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Harnessing Light: Optical Science and Engineering for the 21st Century Preface In July 1994, the National Research Council (NRC) issued a report titled Atomic, Molecular, and Optical Science: An Investment in the Future (National Academy Press, Washington, D.C.). The report found that optical science had become an integral part of a wide range of scientific disciplines and was a key contributor to economically important applications in many areas. Some aspects of optical science, however, and all of optical engineering, were beyond the scope of the 1994 report, which therefore recommended undertaking a more comprehensive assessment of the broad field of optical science and engineering. A program initiation and planning meeting was organized by the Board on Physics and Astronomy in cooperation with the National Materials Advisory Board. This effort resulted in the formation of the Committee on Optical Science and Engineering in early 1995, under the auspices of the two boards and with funding from three federal agencies: the Defense Advanced Research Projects Agency, the National Science Foundation, and the National Institute of Standards and Technology. The charge to the committee was as follows: Survey the field of optical science and engineering (OS&E). Define the technical scope and institutional structure of the OS&E community. Examine progress over the last decade and project the future impact of OS&E on societal needs in the short (3-5 years) and long terms (5-20 years). Focus on leading-edge developments. Develop a vision for the future and identify some "grand challenges" that could give the field direction and could focus efforts in areas that have potential for benefit to society. Identify technical opportunities and prioritize them in the context of national needs. Identify institutional and educational innovations that are needed to develop and organize the field in a more coherent fashion and to optimize the contributions of OS&E to addressing critical national needs.

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Harnessing Light: Optical Science and Engineering for the 21st Century Determine how public policy influences the ability of OS&E to address national needs. Examine trends in private and public research activities and compare them with those in other countries. The committee met for the first time in March 1995. It held six workshops over the course of the following year to gather technical input from the optical science and engineering community. There were also presentations and public forums at several professional society meetings, to inform the community about the study, to solicit further input, and to begin building a foundation of community support for the study process. Based on these inputs, additional inquiries by members of the committee, and extensive discussion and debate within the committee, this report was prepared to present the study's findings, conclusions, and recommendations. The committee thanks the many members of the OS&E community who provided their assistance to the study by participating in the workshops and through other means (see Appendix B). Without such a broad range of input, no single group could have hoped to examine a field as broad and diverse as this one. Thanks are also due to Doug Vaughan of Lawrence Berkeley National Laboratory for his assistance in writing the Overview. A final note on terminology: Many terms are used to describe this field and its various overlapping subfields. This report often simply uses the word optics, in its broadest sense, to include the whole spectrum of activity in the field, across all subfields, and from basic research to engineering.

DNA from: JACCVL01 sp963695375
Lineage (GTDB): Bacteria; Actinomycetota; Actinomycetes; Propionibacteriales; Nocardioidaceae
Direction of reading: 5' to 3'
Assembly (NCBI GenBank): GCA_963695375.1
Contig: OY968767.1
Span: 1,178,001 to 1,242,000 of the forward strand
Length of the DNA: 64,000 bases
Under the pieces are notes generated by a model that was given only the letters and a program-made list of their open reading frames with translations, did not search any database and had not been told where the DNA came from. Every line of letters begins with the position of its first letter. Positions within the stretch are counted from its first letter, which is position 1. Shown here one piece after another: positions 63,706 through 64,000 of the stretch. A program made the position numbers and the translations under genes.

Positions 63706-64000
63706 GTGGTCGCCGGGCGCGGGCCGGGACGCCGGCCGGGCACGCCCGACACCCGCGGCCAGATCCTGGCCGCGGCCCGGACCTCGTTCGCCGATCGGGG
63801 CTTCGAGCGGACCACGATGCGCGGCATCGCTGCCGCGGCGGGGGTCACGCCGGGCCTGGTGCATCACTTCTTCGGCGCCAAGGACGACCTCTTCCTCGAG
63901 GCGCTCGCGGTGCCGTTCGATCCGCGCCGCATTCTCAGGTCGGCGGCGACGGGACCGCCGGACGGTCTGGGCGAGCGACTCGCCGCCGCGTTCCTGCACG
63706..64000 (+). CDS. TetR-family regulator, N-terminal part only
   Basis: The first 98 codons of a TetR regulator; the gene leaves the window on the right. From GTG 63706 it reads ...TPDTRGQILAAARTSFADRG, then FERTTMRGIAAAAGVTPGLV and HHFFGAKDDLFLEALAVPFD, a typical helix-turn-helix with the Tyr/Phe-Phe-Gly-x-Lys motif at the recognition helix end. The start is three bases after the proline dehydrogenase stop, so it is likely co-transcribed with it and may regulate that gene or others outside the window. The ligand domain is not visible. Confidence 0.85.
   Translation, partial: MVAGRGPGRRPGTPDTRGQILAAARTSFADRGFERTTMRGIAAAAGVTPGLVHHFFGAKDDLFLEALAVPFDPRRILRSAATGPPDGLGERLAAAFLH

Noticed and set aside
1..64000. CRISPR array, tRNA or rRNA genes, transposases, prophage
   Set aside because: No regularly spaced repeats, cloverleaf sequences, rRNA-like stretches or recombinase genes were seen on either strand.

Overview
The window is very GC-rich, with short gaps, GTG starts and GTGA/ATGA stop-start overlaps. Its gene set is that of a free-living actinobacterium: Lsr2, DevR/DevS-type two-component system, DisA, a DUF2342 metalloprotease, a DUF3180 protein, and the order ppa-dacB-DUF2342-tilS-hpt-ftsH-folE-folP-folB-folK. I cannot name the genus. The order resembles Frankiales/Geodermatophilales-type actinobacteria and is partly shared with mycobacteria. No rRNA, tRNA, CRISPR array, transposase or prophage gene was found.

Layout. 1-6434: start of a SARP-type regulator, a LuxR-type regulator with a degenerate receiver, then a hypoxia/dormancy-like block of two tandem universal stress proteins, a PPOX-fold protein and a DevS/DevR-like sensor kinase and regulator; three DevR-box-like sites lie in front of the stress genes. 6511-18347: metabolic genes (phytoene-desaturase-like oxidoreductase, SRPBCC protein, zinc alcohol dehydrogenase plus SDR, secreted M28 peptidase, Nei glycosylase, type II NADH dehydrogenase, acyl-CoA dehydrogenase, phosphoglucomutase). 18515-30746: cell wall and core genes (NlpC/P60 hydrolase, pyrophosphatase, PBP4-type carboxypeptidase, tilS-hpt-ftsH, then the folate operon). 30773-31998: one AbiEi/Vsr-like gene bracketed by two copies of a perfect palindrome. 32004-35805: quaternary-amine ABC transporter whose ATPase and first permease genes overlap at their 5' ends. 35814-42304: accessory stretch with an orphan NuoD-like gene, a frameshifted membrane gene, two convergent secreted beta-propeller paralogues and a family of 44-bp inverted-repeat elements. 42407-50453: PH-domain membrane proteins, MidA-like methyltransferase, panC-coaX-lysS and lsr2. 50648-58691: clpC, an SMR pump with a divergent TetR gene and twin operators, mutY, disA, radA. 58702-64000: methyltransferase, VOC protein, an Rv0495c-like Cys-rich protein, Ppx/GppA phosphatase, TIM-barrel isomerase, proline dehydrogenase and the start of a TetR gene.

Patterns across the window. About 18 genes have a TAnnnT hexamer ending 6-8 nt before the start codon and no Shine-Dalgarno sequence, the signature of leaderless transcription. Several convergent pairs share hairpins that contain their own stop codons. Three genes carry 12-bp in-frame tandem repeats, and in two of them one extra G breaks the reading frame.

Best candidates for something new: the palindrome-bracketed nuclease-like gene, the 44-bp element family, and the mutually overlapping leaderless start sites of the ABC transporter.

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Harnessing Light: Optical Science and Engineering for the 21st Century Acknowledgment of Reviewers This report has been reviewed by individuals chosen for their diverse perspectives and technical expertise, in accordance with procedures approved by the National Research Council's (NRC's) Report Review Committee. The purpose of this independent review is to provide candid and critical comments that will assist the authors and the NRC in making their published report as sound as possible and to ensure that the report meets institutional standards for objectivity, evidence, and responsiveness to the study charge. The contents of the review comments and draft manuscript remain confidential to protect the integrity of the deliberative process. We wish to thank the following individuals for their participation in the review of this report: Arthur Ashkin, AT&T Bell Laboratories (retired) David H. Auston, Rice University Arthur N. Chester, Hughes Research Laboratories Anthony J. DeMaria, DeMaria ElectroOptics Systems Paul A. Fleury, University of New Mexico John L. Hall, JILA/University of Colorado Wendell T. Hill, University of Maryland, College Park William Howard, Scottsdale, Arizona Daniel Kleppner, Massachusetts Institute of Technology Paul W. Kruse, Infrared Solutions Robert Laudise, Lucent Technologies Jacques I. Pankove, University of Colorado at Boulder Don W. Shaw, Texas Instruments (retired) Watt W. Webb, Cornell University and one anonymous reviewer While the individuals listed above have provided many constructive comments and suggestions, responsibility for the final content of this report rests solely with the authoring committee and the NRC.